IS IT FOR REAL?:
Economy Registers Robust First Quarter Growth
July 30, 1999
Most economists were startled when the Economic Planning Agency announced on June 10, 1999, that Japan's gross domestic product for the first quarter of 1999 showed a seasonally adjusted growth of 1.9% over the previous quarter, or 7.9% in annual terms.
The unusually strong performance in the first three months of 1999 came after five straight quarters of decline, and even EPA Director General Taichi Sakaiya was driven to remark in his native Osaka dialect, "You've gotta be kidding."
The biggest factors behind the remarkable growth were higher capital spending and personal consumption. Outlays in new plant and equipment had been expected to remain sluggish in the light of the Japanese economy's large deflationary gap--the gap between actual spending and the value of demand existing plant and equipment are capable of meeting. But the first quarter figure showed a 2.5% rise, contributing 0.4 points to overall GDP growth.
Personal consumption similarly rose 1.2% (contributing 0.7 points) at a time when record-high unemployment was discouraging people from loosening their purse strings. Public works spending continued to pull the economy forward, moreover, jumping 10.3% over the previous quarter and contributing 0.9 points.
Psychological Shot in the Arm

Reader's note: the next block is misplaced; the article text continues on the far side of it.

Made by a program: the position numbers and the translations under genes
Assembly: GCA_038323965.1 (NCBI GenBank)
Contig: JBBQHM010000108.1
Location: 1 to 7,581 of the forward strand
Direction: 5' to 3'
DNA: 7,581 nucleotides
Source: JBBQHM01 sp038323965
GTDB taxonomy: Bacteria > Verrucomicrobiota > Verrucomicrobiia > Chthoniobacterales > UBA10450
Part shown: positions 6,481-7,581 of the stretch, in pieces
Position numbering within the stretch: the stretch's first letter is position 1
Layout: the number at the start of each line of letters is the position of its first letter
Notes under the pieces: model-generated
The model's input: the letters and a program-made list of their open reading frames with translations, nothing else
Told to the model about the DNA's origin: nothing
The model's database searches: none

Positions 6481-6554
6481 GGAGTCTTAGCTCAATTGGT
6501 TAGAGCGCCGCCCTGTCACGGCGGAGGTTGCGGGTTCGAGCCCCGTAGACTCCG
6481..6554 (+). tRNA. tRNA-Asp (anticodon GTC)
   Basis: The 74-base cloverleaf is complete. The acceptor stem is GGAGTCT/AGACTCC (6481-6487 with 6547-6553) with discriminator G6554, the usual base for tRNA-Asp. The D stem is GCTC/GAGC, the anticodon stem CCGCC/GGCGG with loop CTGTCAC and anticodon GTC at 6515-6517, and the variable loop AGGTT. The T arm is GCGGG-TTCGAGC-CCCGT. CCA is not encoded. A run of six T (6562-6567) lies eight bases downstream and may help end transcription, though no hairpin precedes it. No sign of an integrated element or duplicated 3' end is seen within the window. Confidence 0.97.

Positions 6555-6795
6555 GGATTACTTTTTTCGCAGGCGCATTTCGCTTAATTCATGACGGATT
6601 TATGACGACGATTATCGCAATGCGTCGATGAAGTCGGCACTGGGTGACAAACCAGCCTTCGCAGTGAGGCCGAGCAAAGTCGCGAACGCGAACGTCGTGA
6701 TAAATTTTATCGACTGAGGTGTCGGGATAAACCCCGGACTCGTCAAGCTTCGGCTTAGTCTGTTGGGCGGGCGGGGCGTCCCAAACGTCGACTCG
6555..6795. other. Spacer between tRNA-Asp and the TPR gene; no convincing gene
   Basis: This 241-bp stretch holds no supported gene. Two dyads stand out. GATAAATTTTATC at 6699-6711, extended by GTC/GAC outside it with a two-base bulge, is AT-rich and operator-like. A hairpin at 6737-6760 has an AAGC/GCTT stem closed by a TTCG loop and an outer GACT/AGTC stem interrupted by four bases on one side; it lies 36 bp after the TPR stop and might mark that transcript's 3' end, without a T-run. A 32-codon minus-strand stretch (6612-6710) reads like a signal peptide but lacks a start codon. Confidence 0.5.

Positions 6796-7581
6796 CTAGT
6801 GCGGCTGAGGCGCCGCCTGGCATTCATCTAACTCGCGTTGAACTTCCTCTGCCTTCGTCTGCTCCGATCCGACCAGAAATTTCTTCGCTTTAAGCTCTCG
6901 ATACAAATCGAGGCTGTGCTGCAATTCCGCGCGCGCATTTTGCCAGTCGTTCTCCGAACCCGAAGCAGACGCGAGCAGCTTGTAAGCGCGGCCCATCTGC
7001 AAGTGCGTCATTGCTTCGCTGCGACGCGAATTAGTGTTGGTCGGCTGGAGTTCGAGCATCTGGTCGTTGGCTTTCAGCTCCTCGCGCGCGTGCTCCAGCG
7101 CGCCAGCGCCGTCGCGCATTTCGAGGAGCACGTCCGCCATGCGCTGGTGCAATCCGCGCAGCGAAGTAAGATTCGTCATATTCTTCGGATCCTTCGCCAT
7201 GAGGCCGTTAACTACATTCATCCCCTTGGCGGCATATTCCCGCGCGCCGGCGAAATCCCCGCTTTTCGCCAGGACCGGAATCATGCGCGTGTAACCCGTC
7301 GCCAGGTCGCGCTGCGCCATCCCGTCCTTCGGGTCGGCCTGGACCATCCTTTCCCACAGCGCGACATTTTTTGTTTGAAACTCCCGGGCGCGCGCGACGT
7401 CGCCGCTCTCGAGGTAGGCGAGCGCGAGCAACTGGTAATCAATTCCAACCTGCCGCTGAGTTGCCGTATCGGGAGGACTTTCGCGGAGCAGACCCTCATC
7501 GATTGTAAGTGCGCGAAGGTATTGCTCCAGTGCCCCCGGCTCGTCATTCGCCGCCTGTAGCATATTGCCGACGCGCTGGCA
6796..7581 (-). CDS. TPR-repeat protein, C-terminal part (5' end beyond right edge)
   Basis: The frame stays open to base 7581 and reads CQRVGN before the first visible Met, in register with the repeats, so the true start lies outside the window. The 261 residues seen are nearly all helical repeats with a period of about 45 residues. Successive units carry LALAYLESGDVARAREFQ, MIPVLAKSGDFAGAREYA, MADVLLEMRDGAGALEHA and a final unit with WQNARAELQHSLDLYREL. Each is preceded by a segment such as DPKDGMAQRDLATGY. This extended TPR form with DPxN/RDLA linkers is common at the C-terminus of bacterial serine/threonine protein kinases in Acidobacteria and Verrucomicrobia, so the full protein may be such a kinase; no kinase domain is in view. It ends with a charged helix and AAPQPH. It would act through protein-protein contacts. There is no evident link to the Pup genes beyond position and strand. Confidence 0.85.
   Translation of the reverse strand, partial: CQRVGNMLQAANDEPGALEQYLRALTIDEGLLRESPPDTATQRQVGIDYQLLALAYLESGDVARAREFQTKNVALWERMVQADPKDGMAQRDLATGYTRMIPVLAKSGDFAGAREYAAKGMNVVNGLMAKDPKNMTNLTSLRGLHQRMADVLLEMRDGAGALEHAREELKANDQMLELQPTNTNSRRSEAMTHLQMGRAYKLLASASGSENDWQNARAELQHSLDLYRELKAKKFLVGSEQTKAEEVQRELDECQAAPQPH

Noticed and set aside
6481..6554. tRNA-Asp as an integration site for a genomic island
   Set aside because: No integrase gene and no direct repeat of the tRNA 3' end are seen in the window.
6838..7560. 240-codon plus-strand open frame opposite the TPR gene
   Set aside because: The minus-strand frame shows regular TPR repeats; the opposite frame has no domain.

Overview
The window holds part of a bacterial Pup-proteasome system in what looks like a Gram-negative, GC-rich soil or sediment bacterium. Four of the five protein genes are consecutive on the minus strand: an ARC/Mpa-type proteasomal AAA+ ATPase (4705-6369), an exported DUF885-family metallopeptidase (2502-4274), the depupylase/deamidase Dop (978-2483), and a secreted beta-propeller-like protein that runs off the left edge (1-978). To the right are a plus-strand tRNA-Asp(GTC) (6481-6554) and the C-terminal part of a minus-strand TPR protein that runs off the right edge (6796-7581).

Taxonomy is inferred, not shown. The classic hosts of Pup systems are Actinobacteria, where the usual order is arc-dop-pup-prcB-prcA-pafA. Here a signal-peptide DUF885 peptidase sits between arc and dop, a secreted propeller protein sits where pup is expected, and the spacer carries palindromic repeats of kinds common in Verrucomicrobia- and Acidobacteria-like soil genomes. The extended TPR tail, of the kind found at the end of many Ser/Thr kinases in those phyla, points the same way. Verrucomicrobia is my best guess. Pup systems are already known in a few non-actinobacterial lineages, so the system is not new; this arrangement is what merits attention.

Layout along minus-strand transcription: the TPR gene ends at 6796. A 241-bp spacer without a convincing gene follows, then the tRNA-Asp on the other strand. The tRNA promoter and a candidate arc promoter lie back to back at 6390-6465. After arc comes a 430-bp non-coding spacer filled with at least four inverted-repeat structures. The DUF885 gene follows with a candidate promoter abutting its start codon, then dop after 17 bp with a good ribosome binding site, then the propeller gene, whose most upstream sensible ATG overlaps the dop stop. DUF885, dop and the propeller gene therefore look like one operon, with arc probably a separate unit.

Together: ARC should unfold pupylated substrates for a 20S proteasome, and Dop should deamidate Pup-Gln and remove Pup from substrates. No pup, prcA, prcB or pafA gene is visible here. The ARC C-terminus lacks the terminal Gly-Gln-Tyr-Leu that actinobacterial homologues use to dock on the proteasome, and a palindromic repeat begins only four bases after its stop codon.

The real question is whether the first-quarter figures represent genuine signs of a full-fledged recovery. Most economists believe that plant and equipment expenditures will take some time to regain full momentum, given the large deflationary gap. They also attribute the jump in consumer spending to a quirk in the seasonal adjustment calculations and doubt that consumers have really returned to their spendthrift ways.
In order for the Japanese economy to embark on the path toward a steady recovery, the government must continue to use all available means at its disposal to bolster economic activity, implementing expansionary monetary and fiscal policies and carrying through with industrial restructuring. A single quarter of growth does not mean that the economy is out of the woods just yet.
Edited by Japan Echo Inc. based on domestic Japanese news sources. Articles presented here are offered for reference purposes and do not necessarily represent the policy or views of the Japanese Government.